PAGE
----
SLEEP WALKING




Sleep walking or Sleep walk can include anything from walking around your home to driving your car. It typically occurs during deep sleep stages. Sleep walkers usually have a wide-eyed stare, aren't responsive and can't recall their episodes when they awaken. The following steps can help you discover the causes of your sleep walk problem.

The normal sleep cycle involves distinct stages from light drowsiness to deep sleep. Rapid eye movement (REM) sleep is a different type of sleep, in which the eyes move rapidly and vivid dreaming is most common.

During a night, there will be several cycles of non-REM and REM sleep. Sleep walking (somnambulism) most often occurs during deep non-REM sleep (stage 3 or stage 4 sleep) early in the night. It can occur during REM sleep near morning.

What are sleep walk causes? First there are Genetic factors. Sleepwalking occurs more frequently in identical twins and is 10 times more likely to occur if a first-degree relative has a history of sleepwalking. Next, there are environmental factors:

  • sleep deprivation
  • chaotic sleep schedules
  • fever, stress, magnesium deficiency
  • alcohol intoxication can trigger sleepwalking


Drugs, for example, sedative/hypnotics (drugs that promote sleep), neuroleptics (drugs used to treat psychosis), minor tranquilizers (drugs that produce a calming effect), stimulants (drugs that increase activity), and antihistamines (drugs used to treat symptoms of allergy) can cause a person to become a sleep walker.

Physiologic factors are also major causes of sleep walking such as:

  • The length and depth of slow wave sleep, which is greater in young children, may be a factor in the increased frequency of sleepwalking in children.
  • Conditions, such as pregnancy and menstruation, are known to increase the frequency of sleepwalking.


Usually no specific treatment for sleep walk is needed.

Safety measures may be necessary to prevent injury. This may include modifying the environment by moving objects such as electrical cords or furniture to reduce tripping and falling. Stairways may need to be blocked off with a gate.

In some cases, short-acting tranquilizers have been helpful in reducing the incidence of sleepwalking.

The outlook for resolution of the disorder is excellent.

  • Sleepwalking is not a serious disorder, although children can be injured by objects or falls during sleepwalking.
  • Although disruptive and frightening for parents over the short term, sleepwalking is not associated with long-term complications.
  • Prolonged disturbed sleep may be associated with school and behavioral issues.


How can I prevent sleepwalking?

  • Avoid the use of alcohol or central nervous system depressants if prone to sleepwalking.
  • Avoid fatigue or insomnia, because this can instigate an episode of sleepwalking.
  • Avoid or minimize stress, anxiety, and conflict, which can worsen the condition.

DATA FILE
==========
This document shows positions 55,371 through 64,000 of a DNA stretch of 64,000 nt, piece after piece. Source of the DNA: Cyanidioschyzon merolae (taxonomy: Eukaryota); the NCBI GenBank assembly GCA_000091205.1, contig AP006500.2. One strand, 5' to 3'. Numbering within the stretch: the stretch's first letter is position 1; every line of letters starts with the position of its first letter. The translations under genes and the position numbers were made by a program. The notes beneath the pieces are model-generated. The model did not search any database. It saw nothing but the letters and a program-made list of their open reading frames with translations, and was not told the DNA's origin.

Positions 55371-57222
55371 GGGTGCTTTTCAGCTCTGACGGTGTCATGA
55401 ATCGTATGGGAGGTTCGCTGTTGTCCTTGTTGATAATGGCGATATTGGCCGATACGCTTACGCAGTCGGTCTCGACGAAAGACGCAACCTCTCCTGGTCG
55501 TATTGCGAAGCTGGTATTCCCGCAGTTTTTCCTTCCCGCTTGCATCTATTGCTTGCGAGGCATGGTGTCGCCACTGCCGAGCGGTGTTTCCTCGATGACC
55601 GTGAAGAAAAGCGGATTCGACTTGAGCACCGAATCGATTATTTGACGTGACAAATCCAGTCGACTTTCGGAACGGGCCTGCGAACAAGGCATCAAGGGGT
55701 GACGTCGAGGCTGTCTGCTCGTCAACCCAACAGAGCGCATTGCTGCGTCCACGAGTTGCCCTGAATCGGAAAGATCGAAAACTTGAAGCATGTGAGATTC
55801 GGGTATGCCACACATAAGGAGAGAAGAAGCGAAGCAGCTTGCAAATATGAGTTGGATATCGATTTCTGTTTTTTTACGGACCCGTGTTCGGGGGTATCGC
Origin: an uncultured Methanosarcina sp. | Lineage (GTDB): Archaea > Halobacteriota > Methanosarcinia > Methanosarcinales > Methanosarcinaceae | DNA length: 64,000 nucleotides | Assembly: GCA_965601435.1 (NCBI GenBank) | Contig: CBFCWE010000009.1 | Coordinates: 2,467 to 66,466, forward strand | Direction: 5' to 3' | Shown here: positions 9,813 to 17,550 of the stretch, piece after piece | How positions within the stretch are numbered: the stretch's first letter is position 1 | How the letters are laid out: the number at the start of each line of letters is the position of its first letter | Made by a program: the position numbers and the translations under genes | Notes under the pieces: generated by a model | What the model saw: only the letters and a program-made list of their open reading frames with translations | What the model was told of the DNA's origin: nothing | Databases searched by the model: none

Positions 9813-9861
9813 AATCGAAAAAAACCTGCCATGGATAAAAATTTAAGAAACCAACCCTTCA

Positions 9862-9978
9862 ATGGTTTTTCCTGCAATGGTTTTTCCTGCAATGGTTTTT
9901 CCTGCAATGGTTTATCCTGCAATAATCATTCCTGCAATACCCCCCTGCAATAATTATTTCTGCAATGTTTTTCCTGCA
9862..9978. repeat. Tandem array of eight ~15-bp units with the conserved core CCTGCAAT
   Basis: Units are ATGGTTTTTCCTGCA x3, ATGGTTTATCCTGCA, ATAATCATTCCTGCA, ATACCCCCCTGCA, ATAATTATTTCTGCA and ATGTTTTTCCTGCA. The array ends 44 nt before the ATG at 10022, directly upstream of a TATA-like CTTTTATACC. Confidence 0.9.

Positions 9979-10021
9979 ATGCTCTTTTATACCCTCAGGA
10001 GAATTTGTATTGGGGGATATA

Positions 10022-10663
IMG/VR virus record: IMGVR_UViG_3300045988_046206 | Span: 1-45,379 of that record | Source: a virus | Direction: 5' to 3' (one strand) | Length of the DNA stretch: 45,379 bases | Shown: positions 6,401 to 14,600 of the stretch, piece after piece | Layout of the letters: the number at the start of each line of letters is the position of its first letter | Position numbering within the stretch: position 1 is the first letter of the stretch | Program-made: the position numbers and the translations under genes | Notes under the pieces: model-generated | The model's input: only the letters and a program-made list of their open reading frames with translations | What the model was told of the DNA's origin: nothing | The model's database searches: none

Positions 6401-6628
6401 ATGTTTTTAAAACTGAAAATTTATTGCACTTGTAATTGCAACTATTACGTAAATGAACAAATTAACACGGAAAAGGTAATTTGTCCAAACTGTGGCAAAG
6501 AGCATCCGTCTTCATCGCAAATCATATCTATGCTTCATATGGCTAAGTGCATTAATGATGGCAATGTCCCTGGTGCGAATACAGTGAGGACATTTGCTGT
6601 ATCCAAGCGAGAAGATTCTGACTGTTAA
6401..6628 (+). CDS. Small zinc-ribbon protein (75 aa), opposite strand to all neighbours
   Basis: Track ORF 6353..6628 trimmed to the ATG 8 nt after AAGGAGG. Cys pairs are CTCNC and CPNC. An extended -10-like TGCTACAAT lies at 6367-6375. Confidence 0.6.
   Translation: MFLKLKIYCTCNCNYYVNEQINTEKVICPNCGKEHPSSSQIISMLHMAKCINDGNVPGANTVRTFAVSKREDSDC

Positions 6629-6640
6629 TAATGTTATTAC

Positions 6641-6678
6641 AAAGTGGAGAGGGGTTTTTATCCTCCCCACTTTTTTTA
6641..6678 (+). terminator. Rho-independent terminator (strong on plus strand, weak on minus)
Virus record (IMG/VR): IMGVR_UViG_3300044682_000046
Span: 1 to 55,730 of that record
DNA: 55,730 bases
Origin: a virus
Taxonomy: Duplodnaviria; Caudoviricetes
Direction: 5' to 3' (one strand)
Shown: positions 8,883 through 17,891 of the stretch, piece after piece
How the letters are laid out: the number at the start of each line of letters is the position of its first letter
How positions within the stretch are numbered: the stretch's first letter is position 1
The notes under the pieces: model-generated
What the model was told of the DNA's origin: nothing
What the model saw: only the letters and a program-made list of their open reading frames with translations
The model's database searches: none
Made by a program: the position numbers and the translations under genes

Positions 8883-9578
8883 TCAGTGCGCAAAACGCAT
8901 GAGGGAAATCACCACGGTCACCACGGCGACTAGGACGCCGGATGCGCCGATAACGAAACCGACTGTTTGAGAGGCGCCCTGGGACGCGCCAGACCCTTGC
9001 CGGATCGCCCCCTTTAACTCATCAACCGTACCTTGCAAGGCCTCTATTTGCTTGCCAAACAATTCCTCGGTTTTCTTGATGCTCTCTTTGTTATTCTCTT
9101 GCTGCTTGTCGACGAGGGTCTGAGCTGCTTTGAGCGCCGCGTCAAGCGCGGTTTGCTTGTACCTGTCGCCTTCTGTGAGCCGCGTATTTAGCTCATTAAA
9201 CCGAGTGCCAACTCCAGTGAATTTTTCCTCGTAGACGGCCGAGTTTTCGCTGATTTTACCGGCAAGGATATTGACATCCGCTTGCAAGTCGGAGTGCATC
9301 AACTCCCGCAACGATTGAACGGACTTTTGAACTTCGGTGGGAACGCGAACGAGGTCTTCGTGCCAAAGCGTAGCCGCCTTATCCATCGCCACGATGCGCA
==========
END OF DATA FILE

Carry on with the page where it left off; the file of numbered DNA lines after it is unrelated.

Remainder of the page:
A sleep walk problem usually does not require a visit to your health care provider. However, the condition should be discussed with your health care provider if:

  • Sleepwalking is accompanied by other symptoms.
  • Sleepwalking is frequent or persistent.
  • Sleepwalking includes potentially dangerous activities (such as driving).


Sleep walking occurs at any age, but it occurs most often in children aged 6 to 12 years old. It may occur in younger children, in adults, or in the elderly, and it appears to run in families. Sleepwalking (somnambulism) is fairly common, especially among children. An estimated 15 percent of all children between the ages of 5 and 12 have walked in their sleep at least once and most outgrow the disorder. Typically, the child (or adult) sleepwalker sits up, gets out of bed, and moves about in an uncoordinated manner. Less frequently, the sleepwalker may dress, open doors, eat, or go to the bathroom without incident and usually will avoid obstacles. But sleepwalkers don't always make their rounds in safety. They sometimes hurt themselves, stumbling against furniture and losing their balance, going through windows, or falling down stairs.

With their eyes open but their reasoning mind asleep, a sleepwalker may find themselves in dangerous circumstances. While a few sleepwalkers may behave violently during their episodes or do uncharacteristic things, there's no truth to the myth that waking a sleepwalker will kill them. They'll simply be startled, disoriented, and have no memory of what they've just experienced. If you encounter a sleepwalker, gently lead them back to bed by the elbow, allowing them to remain asleep if possible.

Here are some tips to help prevent sleepwalking:

  • Relax at bedtime by listening to soft music or relaxation tapes.
  • Have a regular sleep schedule and stick to it.
  • Keep noise and lights to a minimum while you're trying to sleep.
  • Avoid drinking a lot in the evening and be sure to go to the bathroom before going to bed. (A full bladder can contribute to sleepwalking.)


deprivation of sleep | sleep disorders | sleep deprivation symptoms | causes of sleep deprivation | effects of sleep deprivation | sleep paralysis | sleep walking